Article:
Flexibility is key to meeting patient needs, and Relatient granted UPA the ability to extend self-service tools like mobile payments to the majority of patients who want this kind of access without neglecting those who still prefer to interact over a phone call. In addition to Relatient’s work with UPA, there are many other simple, practical ways to improve the patient experience.
Anesthesia: The Top 9 Things To Know About Revenue Cycle Management
By Joe Gribbin, Graphium Health.
Anesthesia billing can be tremendously complicated. Small errors can result in delays and a failure to collect. To improve revenue cycles, we’ve compiled some key ideas that will make an impact on your billing and collections.
#1: How is the charge established?
There are a number of factors that can affect anesthesia billings, but the process can be broken down to a relatively simple formula. Charges are established by adding base units, time units, and modifiers, and then multiplying by your fee per unit. In other words:
(Base Unit + Time Units + Modifiers) x Fee Per Unit = Charge Amount
#2: Accurate Start and Stop Times
The industry follows Medicare’s definition for anesthesia billing start and stop times. Anesthesia billing start and stop times are based on the continual presence of an anesthesia provider. It is critically important to record accurate start and stop times. Do not round your time, and never guess when the start or stop time was.
#3: Understanding Billing Modifiers
Billing modifiers can have a big impact on your charge amounts. There are a number of modifiers that come into play including physical status, medical direction, anesthetic type, and add-on codes. These modifiers can affect your charge amounts in a variety of ways so it’s important to understand each modifier and the role they play in billing.
#4: Documentation is critical
Accurate documentation is the difference between success and failure in generating cashflow. You can have the best systems available, but if the information that you feed into the system is inaccurate or incomplete, your billings and collections will suffer. Pay close attention to your start and stop times and record them accurately. Keep up with the billing modifiers that we discussed in #3. If you log these accurately, your revenue cycle management is set up for success.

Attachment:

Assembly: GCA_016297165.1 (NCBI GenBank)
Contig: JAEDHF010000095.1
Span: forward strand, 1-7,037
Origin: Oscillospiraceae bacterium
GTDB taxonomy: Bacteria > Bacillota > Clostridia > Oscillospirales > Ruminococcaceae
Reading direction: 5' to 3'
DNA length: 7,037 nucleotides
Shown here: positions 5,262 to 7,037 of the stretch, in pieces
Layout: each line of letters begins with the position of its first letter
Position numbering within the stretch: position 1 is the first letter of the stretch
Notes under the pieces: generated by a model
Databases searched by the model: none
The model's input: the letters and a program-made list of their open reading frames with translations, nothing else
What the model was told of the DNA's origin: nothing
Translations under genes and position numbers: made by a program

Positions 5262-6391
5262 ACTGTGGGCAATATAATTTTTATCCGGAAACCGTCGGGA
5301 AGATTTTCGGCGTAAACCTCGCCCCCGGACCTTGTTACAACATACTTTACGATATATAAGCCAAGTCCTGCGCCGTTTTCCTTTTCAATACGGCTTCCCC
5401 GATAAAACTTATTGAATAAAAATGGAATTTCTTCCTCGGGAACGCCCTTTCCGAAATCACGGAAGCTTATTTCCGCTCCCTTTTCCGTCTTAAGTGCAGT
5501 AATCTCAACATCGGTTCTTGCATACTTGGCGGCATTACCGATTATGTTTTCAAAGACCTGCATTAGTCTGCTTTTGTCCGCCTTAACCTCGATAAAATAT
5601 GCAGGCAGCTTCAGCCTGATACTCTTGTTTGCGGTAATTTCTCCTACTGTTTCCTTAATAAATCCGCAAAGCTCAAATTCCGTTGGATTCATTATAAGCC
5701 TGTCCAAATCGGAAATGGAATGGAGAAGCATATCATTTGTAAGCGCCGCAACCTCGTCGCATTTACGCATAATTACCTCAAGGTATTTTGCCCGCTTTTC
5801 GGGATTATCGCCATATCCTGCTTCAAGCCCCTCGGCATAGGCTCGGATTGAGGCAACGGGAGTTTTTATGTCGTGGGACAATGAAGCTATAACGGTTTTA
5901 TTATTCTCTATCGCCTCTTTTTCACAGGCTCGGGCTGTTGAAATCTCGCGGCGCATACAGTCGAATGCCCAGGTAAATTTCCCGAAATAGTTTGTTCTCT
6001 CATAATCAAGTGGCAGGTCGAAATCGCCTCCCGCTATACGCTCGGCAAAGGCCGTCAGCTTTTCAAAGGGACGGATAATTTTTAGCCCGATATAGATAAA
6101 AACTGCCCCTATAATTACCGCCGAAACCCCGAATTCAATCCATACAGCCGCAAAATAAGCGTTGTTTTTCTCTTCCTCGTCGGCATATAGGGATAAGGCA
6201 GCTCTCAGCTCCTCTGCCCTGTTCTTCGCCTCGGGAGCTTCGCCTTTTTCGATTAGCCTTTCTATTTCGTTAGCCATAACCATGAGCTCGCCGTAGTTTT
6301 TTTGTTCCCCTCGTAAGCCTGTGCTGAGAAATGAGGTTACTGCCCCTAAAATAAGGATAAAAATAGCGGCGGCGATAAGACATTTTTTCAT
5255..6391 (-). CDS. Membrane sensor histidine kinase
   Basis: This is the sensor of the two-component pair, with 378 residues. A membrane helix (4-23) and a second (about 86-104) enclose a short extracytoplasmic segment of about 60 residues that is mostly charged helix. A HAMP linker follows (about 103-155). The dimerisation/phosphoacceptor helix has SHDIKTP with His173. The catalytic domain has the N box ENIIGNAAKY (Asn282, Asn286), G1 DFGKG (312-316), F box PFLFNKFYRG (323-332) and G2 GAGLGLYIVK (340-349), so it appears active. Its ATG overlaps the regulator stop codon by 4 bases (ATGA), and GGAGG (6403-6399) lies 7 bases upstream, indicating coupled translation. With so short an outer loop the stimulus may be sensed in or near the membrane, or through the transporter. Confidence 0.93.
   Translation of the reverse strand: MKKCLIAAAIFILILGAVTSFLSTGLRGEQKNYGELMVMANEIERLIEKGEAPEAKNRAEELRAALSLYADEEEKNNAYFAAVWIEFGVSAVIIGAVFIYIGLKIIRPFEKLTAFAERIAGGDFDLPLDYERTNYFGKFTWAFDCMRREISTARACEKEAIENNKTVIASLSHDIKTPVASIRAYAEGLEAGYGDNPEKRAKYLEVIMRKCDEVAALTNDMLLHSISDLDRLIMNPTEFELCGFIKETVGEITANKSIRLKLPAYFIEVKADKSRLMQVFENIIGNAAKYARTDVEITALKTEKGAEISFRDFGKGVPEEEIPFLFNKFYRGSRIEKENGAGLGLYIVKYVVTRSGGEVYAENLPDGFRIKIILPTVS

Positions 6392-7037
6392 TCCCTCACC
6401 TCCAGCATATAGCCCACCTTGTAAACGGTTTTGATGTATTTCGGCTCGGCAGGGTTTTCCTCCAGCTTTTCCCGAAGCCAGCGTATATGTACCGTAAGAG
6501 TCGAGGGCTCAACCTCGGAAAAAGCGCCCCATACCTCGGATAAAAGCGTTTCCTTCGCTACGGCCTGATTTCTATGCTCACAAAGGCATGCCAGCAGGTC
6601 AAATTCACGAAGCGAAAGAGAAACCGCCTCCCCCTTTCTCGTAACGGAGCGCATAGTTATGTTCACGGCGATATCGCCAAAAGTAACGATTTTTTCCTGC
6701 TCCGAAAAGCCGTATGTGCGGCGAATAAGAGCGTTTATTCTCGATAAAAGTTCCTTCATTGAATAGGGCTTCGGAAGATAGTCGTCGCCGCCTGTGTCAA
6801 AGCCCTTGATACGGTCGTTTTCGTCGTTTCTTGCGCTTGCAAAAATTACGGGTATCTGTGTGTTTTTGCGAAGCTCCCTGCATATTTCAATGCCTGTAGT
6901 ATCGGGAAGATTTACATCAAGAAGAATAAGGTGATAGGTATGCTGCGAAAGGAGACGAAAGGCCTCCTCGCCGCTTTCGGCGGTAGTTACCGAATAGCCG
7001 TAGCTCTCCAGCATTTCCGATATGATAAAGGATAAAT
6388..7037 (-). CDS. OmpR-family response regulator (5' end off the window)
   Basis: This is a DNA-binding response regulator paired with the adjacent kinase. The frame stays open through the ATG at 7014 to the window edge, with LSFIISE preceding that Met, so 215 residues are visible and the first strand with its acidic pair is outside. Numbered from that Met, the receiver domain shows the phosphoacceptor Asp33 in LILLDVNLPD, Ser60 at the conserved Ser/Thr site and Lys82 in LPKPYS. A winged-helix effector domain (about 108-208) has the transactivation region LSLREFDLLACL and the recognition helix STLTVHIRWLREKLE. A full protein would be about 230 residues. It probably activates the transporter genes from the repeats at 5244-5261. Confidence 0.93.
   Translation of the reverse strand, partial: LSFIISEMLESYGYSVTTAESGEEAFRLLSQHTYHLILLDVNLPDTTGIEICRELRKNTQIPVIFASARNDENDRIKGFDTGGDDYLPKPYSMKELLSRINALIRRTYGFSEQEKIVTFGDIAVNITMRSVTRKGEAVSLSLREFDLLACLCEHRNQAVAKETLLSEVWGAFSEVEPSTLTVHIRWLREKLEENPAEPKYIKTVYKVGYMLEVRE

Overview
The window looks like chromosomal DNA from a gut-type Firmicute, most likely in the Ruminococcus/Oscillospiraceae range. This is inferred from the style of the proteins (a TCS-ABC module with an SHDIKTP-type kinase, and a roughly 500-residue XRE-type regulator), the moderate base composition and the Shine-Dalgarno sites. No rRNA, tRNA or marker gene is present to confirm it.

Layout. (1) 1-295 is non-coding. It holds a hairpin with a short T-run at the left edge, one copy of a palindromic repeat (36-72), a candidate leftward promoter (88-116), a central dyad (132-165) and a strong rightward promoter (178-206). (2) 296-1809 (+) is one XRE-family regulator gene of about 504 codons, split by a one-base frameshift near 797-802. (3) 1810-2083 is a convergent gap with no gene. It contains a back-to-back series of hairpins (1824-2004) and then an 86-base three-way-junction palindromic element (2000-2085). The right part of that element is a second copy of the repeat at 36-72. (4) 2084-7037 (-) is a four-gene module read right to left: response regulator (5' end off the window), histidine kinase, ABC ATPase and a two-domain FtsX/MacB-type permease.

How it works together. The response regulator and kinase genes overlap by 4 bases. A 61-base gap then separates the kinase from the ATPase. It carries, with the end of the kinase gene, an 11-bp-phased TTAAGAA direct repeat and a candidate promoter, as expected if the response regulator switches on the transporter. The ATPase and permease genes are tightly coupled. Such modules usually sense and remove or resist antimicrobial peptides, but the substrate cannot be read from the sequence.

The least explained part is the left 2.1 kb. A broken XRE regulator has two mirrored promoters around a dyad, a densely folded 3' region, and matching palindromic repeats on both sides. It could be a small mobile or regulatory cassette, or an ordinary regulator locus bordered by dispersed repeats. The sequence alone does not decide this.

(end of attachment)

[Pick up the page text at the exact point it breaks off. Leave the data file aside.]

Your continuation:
Addressing Five Healthcare C-Suite Concerns In The New Year
By Sheri Stoltenberg, CEO and founder, Stoltenberg Consulting, Inc.
With the new year, healthcare c-suite members are taking a critical look at upcoming market movement to maintain a holistic view of their organizations’ needs. Discussing industry trends at the recent College of Healthcare Information Management Executives (CHIME) CIO Forum, Anna Pannier, senior director of Ascension Technologies at Ascension Saint Thomas, noted the significant change taking place in the value-based care and wellness marketplace as a top concern for healthcare organizations.
As healthcare leaders, like Pannier, look to stabilize their IT strategies and drive meaningful patient outcomes and operational efficiency, they should assess these five c-suite hot-button topics in the next year.
The shift in data analytics
As a more mainstream solution in the healthcare industry, data analytics is not considered the big “game changer” any longer, but it is still a significant investment focus for providers over the next year. Many healthcare facilities assume that once an analytics platform is implemented, they are ahead of the game. Unfortunately though, those same organizations fail to customize dashboards, continuously assess data, or really break down data insights for meaningful change and care decisions. Driving quality outcomes through data analytics to prepare for the future of population health risk management will be a large focus in proactive facilities.
Artificial Intelligence (AI)
Artificial intelligence and machine learning in healthcare has now surpassed data analytics on the new investment frontier. The industry has already seen AI application in pathology and radiology in the past year. Eighty percent of healthcare professionals believe that AI is helping to reduce physician burnout, according to a MIT Technology Review survey. Respondent hospitals said AI has increased patient consult time, improved team collaboration and boosted productivity through workflow enhancements.
Similar to data analytics, the CIO will need to work with leadership groups in both the clinical and business sides to determine AI use cases across their evolving organizations. Thought typically applied to clinical care, applying automation and AI on the operations side will drive workload transformation across key business functions.
Greater emphasis on patient engagement